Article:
Verbena x hybrida has 250 different species. It is a flowering annual, or a plant that completes its life cycle in one season, in the U.S. Department of Agriculture’s (USDA) zones 2 to 11. They have 2 to 3 inch wide, small dome shaped heads of blossoms that flower from summer to frost. The plant grows 6 inches to 1 foot tall. It prefers full sun and fertile, well drained soil. The verbena can be prone to several diseases
Powdery mildew is caused by the fungus Golovinomyces sp. This fungus prefers high humidity and dry leaves. The actual injury to the plant depends on the species. However, some of the symptoms include a white coating over leaf surfaces. The fungus generally resides on the underside of leaves, and the bottom leaves are the first to show symptoms. It starts as small circular spots that expand and produce a matt of mildew.
Oedema is a disease of the roots that occurs when they take up water faster than the plant can use it. The pressure from the water builds in the cells, causing swelling and blister-like spots on the lower leaves. These blisters can harden to form white, tan or brown bumps on the leaves. In plants that are severely infected, the spots can form on the petals and stems, too. Eventually leaves turn yellow and fall off. It is most common in later winter or during times of cool, cloudy weather. The right conditions for oedema to occur are warm moist soil and cool moist air.
Bacterial Leaf Spot
Many plants are vulnerable to bacterial diseases. The common symptoms include leaf spots, blight, wilting, tip burns, leaf spots, rot or wilt. The most severe leaf spot diseases of plants like verbenas are caused by the bacteria Erwinia, Xanthomonas and Pseudomonas.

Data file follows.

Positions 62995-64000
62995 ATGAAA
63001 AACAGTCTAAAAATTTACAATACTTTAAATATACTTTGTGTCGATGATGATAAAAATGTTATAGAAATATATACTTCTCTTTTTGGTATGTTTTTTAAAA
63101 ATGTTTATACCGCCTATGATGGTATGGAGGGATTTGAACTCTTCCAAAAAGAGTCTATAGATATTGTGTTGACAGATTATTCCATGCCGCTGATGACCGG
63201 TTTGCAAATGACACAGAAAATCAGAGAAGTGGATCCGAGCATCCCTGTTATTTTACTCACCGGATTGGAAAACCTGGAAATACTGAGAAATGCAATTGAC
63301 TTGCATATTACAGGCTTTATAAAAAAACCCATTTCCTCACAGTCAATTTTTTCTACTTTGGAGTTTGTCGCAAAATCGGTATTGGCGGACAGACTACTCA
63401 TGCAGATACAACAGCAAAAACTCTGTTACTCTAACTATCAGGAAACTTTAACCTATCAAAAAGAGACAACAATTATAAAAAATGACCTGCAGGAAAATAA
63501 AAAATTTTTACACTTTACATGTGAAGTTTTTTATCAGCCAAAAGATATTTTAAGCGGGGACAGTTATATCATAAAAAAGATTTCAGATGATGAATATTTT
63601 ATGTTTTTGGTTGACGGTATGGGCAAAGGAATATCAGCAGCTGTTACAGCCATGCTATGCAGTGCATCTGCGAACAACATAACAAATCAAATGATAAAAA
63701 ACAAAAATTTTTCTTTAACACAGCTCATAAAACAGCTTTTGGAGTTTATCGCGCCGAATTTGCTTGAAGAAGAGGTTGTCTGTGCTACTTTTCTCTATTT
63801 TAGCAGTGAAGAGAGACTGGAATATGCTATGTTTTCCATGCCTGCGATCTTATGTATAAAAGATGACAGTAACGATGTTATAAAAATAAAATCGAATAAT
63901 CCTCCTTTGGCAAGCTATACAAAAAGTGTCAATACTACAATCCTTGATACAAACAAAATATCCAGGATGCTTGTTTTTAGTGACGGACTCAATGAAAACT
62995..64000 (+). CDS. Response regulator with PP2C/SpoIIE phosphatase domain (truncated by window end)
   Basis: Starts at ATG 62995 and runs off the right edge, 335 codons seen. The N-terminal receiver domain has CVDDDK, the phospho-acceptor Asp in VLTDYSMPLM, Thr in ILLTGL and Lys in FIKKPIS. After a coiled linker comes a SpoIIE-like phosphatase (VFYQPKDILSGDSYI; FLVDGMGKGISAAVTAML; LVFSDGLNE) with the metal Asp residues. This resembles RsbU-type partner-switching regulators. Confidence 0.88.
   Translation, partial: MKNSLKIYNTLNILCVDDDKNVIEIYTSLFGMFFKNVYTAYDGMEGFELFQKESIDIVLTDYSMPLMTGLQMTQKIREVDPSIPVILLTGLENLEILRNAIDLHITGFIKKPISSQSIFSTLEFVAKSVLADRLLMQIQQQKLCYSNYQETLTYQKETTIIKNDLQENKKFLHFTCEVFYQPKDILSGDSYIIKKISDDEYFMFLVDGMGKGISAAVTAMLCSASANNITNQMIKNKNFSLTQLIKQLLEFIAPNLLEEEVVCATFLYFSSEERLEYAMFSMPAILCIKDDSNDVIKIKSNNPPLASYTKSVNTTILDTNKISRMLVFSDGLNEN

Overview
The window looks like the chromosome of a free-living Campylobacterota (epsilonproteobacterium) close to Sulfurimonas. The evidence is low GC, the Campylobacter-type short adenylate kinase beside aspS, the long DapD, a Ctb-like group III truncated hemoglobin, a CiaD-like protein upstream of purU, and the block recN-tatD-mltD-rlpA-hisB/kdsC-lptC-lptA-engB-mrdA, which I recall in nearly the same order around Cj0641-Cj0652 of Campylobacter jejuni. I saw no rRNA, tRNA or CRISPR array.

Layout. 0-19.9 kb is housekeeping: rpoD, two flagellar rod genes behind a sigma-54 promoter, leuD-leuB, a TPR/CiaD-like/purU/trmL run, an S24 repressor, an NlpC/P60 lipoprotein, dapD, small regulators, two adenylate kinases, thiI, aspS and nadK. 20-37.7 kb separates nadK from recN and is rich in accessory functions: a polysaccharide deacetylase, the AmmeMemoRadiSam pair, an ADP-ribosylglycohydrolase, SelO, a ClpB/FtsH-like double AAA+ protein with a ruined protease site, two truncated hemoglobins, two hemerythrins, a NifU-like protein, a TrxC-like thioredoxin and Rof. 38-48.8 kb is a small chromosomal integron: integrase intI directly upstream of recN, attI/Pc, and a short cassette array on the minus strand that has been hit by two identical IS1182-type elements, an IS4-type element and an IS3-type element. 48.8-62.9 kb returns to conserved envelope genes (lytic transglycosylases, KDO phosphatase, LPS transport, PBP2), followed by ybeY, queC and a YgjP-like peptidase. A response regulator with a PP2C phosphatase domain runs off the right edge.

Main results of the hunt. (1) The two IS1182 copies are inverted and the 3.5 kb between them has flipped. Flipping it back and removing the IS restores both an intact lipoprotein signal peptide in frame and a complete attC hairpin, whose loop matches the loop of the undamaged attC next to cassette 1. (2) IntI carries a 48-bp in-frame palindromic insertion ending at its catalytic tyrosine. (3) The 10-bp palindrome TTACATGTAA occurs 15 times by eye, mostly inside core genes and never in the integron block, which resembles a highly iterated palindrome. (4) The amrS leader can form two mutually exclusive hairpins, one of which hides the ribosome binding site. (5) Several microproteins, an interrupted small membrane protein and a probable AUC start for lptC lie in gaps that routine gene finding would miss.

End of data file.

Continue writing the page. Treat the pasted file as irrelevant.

Bacterial Leaf Blight
Bacterial leaf blight symptoms include see-through wounds at leaf tips. The wounds may widen and extend into the middle of leaves. These wounds or lesions are green at first, then yellow and then brown.The diseased area contains a yellow border that separates it from the healthy part of the leaf.
Powdery mildew can be controlled by cultural or chemical control. Cultural control involves planting appropriately, such as leaving good spacing for air circulation. It also involves picking up fallen leaves and destroying any plant debris. Chemical control involves fungicides that should be applied before symptoms occur. Some examples include bicarbonate-based products, Compass O 50 WDG and Cygnus 50 WG. It is best to consult a local Cooperative Extension Office or garden center before using these products.
Oedema can be controlled by avoiding overwatering and improving air circulation between plants. Infected plants can recover with proper growing conditions.
Leaf spot and leaf blight can be controlled through prevention. Optimum growing conditions are an important preventive measure. High humidity, overcrowding and poor air circulation should be avoided.
An infected verbena should be isolated from other plants and the sick leaves removed. If the disease is systemic, or has spread throughout the whole plant, it will not recover. It is best to destroy the plant to help prevent the spread of the bacteria.